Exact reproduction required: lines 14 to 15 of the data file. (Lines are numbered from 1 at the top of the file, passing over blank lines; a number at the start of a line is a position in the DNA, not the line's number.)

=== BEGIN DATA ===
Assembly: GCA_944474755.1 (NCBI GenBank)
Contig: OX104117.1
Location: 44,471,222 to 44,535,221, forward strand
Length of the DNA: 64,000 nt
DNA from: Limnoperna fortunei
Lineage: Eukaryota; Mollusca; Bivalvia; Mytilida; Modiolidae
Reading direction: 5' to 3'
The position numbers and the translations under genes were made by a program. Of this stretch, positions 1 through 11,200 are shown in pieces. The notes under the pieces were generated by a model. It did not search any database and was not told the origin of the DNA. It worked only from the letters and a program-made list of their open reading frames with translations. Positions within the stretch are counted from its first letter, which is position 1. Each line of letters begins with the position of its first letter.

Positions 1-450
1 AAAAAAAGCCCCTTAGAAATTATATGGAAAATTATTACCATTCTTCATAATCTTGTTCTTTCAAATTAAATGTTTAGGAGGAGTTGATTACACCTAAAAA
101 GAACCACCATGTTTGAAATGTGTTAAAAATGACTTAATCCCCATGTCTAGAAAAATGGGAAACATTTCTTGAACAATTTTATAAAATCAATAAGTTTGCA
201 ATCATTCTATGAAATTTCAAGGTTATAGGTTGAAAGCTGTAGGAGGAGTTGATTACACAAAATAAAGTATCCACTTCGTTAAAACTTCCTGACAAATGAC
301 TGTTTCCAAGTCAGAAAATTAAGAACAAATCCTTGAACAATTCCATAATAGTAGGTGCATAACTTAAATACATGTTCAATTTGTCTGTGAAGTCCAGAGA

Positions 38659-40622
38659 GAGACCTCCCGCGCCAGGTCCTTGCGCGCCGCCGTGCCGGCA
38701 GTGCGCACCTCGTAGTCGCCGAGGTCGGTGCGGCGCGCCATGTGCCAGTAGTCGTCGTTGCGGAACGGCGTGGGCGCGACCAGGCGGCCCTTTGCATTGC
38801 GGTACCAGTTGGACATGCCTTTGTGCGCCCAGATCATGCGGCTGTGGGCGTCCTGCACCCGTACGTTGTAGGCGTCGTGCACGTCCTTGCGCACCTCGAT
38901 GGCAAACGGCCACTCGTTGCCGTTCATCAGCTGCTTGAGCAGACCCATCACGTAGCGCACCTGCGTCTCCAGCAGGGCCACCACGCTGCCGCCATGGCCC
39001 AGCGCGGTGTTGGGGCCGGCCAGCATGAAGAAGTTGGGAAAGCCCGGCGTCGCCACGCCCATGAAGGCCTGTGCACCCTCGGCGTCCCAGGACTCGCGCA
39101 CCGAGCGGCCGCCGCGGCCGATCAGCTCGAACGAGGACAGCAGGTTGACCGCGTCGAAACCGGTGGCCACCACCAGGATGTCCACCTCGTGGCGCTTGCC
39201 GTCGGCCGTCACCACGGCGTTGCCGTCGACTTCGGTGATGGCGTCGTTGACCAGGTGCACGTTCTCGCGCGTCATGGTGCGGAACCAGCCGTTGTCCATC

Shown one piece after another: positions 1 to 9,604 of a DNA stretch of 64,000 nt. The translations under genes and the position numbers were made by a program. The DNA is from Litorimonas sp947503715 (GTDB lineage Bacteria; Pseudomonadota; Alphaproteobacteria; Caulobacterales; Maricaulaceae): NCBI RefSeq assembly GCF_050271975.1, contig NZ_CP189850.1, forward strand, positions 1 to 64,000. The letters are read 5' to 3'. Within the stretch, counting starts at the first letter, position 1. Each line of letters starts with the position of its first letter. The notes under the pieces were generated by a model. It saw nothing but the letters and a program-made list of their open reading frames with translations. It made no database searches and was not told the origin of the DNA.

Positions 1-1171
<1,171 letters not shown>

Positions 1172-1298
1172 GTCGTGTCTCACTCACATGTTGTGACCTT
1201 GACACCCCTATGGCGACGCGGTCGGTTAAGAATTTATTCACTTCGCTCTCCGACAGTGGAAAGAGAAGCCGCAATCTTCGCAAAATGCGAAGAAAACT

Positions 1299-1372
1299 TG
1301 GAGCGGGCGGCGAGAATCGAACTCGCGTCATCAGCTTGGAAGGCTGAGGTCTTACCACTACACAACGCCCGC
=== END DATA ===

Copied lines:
Positions 38659-40622
38659 GAGACCTCCCGCGCCAGGTCCTTGCGCGCCGCCGTGCCGGCA